Feed the World


Right now there are 800 million starving people around the world. Advocates of biotechnology say it provides important tools to alleviate this terrible problem. Experts say that genetic engineering (GE) can increase the amount of food raised on the same amount of land. This will become more important as the world's population continues to increase because land available for food production will either hold steady or shrink. Genetically engineered crops can be designed to grow under very specific conditions (ex., poor soil or dry conditions) or to contain concentrated nutrients to stop malnutrition. Critics of these arguments say that there is more than enough food produced right now to feed everyone who is hungry. It is not the lack of food, but the lack of distribution that causes hunger. There are complex political and cultural factors that prevent food from reaching those who need it most. Promoting GE crops may not be the answer.

Another potential use of agricultural genetic engineering is prevention of widespread disease. "Golden" rice is a good example. Golden rice was genetically engineered to produce vitamin A. Vitamin A deficiency leads to blindness, and is a condition that affects thousands of children in areas of Africa and Asia. The genetically engineered golden rice will provide vitamin A to keep children from going blind. Medicinal crops could also provide a simple way to ensure that vaccines are distributed on a large scale. Imagine distributing bananas that are genetically engineered to contain a vaccine for malaria instead of trying to give shots to thousands of people.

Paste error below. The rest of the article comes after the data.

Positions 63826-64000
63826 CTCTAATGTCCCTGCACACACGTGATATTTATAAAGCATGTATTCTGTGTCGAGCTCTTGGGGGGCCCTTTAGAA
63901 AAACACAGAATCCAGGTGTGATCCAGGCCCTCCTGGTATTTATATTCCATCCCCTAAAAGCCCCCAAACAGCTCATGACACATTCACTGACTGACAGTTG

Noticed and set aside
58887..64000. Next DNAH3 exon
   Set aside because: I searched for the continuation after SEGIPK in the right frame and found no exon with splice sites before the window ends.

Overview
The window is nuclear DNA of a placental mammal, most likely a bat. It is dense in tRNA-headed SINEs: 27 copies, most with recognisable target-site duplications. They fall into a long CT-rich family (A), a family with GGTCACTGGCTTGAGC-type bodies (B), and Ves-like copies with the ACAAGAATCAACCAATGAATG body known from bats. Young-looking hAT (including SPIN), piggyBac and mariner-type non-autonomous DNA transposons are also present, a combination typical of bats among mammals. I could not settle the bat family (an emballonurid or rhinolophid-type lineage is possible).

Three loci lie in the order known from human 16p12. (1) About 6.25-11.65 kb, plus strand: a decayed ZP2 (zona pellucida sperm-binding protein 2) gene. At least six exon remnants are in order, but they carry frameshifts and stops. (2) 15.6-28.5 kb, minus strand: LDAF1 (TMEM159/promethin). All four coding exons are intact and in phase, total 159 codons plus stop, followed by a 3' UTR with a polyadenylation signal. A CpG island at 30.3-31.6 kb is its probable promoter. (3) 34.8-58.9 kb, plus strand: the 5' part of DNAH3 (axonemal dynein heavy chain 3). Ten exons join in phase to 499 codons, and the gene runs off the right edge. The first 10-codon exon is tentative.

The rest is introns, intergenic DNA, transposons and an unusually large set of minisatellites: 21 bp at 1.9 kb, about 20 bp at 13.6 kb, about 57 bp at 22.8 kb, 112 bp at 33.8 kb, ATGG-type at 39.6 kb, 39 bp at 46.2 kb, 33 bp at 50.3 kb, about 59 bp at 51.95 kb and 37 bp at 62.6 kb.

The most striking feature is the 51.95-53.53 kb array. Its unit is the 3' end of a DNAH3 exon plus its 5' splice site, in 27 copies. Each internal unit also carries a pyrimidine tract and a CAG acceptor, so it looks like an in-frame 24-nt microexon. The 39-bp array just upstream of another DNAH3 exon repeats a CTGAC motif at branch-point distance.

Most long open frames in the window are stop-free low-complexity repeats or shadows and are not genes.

Critics say these examples are oversimplified, overused, or unrealistic. For instance, there are other choices to golden rice that could also provide the necessary vitamin A. Many green leafy crops native to Asian countries are good sources of vitamin A. But crops, like rice, grown for export have replaced the green leafy foods people once ate. Eating the leafy green foods from former diets and changing the agricultural crops could solve the vitamin A problem. Critics believe that the GE crops could negatively impact the natural environments in which they are introduced. GE crops could make countries dependent on the genetically engineered seed. In addition, golden rice is not yet able to grow outside a lab. So while it is a noble goal to try to solve problems like world hunger or widespread disease, there are many political, cultural, environmental, and economic factors that must be taken into consideration when deciding if biotechnology is the answer to the world's problems.


Explore More: Genetic Engineering
Copyright 2004, Iowa Public Television
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